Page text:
Clostridium botulinum strains produce seven different types of botulinum toxin (A-G), with botulinum toxin A being the first to be approved for use in patients. All types act via a very similar mechanism but their duration of action varies. Having a good understanding of how botulinum toxin works will enable patients to understand the benefits and complications of treatment and make informed decisions about how to achieve their desired cosmetic outcomes.
Muscle contraction is stimulated when nerves carrying impulses from the central nervous system (the brain and spinal cord) release a substance called acetylcholine. This substance is a neurotransmitter, a substance which allows communication between nerves or between nerve and muscle. For cells within nerve endings to be able to release acetylcholine, the parts of the cells which contain the substance must be allowed to attach themselves to the outside wall of the nerve. Botulinum toxin prevents this from happening, so acetylcholine cannot be released, and the muscle is not stimulated to contract. The nerve ending has effectively been blocked from having an effect on the muscle.
A single injection of Botox can last from weeks to months. The period of time for which the nerve is blocked depends upon the amount of Botox administered, the patient, and the method used. If the nerve ending is prevented from transmitting signals to the muscle for a prolonged period, new nerves may grow towards the inactive muscle, and some contractions may begin to return. Once the effect of the toxin has worn off, the original nerve will regain the ability to communicate with the muscle, which will resume normal function.
Understanding how botulinum toxin works has led to numerous medical applications. For patients hoping to achieve a more youthful appearance, Botox reduces the appearance and formation of wrinkles by preventing the underlying dynamic muscle contractions.
Before, During, & After – be prepared for your Botox treatment
Being aware of how to prepare for treatment with botulinum toxin, what will happen during the procedure, and the precautions to take afterward is an important part of achieving the optimal cosmetic outcome.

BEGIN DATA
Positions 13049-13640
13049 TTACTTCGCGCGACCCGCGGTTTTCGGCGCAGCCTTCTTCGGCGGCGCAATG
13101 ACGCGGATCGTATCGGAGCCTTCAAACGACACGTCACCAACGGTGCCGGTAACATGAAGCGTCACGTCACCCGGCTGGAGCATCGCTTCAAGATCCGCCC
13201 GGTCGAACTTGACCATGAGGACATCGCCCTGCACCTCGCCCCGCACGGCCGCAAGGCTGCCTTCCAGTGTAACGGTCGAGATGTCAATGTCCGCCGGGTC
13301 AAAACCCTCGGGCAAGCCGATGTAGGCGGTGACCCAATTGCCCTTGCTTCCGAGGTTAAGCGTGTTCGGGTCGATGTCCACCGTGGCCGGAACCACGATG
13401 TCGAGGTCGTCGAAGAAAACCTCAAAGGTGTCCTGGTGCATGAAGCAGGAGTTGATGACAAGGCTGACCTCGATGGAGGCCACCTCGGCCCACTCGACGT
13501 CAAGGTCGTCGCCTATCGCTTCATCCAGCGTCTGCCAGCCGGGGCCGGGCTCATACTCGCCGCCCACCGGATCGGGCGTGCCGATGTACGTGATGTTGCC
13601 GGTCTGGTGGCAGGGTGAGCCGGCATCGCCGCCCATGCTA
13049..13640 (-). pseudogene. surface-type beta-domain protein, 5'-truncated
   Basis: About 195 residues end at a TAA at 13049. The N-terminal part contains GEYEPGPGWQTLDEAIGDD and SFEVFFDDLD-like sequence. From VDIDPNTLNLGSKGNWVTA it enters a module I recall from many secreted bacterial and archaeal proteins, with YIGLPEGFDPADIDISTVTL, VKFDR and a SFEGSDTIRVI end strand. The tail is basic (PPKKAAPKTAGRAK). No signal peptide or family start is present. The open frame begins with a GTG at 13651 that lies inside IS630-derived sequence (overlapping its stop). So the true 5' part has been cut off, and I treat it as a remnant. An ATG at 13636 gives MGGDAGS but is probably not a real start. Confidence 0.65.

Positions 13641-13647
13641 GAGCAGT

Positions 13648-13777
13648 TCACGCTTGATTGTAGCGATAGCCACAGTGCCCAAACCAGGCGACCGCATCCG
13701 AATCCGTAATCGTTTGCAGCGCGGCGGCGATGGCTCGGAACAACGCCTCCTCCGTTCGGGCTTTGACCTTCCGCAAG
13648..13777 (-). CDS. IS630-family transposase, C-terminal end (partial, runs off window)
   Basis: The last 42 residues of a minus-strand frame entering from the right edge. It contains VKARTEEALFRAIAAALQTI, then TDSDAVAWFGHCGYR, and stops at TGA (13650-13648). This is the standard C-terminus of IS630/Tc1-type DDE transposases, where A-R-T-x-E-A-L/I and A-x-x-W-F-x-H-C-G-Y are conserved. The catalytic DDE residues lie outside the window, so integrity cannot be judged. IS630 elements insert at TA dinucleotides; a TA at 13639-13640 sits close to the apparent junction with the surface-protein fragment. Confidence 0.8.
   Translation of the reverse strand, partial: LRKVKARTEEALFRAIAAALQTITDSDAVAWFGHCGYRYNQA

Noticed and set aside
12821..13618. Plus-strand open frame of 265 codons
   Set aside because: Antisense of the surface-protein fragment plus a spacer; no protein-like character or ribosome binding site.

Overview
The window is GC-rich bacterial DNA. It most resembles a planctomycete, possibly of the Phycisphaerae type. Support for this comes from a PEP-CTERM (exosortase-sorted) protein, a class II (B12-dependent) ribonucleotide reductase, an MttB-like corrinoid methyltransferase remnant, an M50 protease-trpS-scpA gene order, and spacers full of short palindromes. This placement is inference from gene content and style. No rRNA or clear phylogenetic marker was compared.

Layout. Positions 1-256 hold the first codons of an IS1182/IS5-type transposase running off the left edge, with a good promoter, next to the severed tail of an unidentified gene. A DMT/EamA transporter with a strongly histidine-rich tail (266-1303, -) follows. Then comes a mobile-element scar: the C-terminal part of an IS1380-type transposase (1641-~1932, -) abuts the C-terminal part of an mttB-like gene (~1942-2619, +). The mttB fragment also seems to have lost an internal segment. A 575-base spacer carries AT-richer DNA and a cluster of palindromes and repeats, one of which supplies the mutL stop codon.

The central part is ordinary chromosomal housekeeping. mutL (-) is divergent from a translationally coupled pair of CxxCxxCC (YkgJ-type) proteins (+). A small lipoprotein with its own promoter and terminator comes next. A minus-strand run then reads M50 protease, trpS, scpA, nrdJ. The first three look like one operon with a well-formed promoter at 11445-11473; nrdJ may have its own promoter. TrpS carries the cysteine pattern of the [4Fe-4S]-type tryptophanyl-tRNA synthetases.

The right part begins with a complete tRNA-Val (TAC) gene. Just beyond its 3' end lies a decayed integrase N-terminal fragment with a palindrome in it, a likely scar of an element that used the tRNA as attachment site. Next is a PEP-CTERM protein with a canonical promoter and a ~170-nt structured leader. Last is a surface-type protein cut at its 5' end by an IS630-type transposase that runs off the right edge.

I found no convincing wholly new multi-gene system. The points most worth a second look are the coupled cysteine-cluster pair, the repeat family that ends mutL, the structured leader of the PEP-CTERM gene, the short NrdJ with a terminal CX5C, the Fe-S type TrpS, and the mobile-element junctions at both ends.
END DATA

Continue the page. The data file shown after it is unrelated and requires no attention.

Prior to the procedure, the patient will have been asked to sign a consent form outlining the benefits and risks of the procedure which will have been explained. If a detailed evaluation of the benefits of treatment is required then photographs of the patient at rest and contracting the muscle groups to be treated may be taken prior to the procedure. Makeup is removed and the skin is cleaned with iodine or alcohol-based antiseptic solution.
Reducing discomfort during the procedure is vital to minimise patient movement during the procedure. This can be done using cold air, ice compresses, or local anaesthetics applied to the skin surface. Most clinicians will already have made up the solution of Botox prior to the procedure. Using as small a volume of solution as possible is preferable to allow precise injection and reduce the risk of complications. Injections are usually performed with the patient seated in a chair with a raised head support. The clinician will make an assessment of the number of units of Botox required and where to inject based on observation of the patient at rest, and when contracting the target muscles. The injection sites are then marked with a skin-marking pen. It is important that the dose of Botox and the position of the injection sites are symmetrical unless there is pre-existing asymmetry in the face. Injections are performed with fine needles to minimise pain and allow precise injection of the product.
After the procedure patients should remain in the vertical position, avoid manipulating the treated area and avoid strenuous physical exercise. This helps to reduce the risk of complications, particularly the spread of product away from the target area.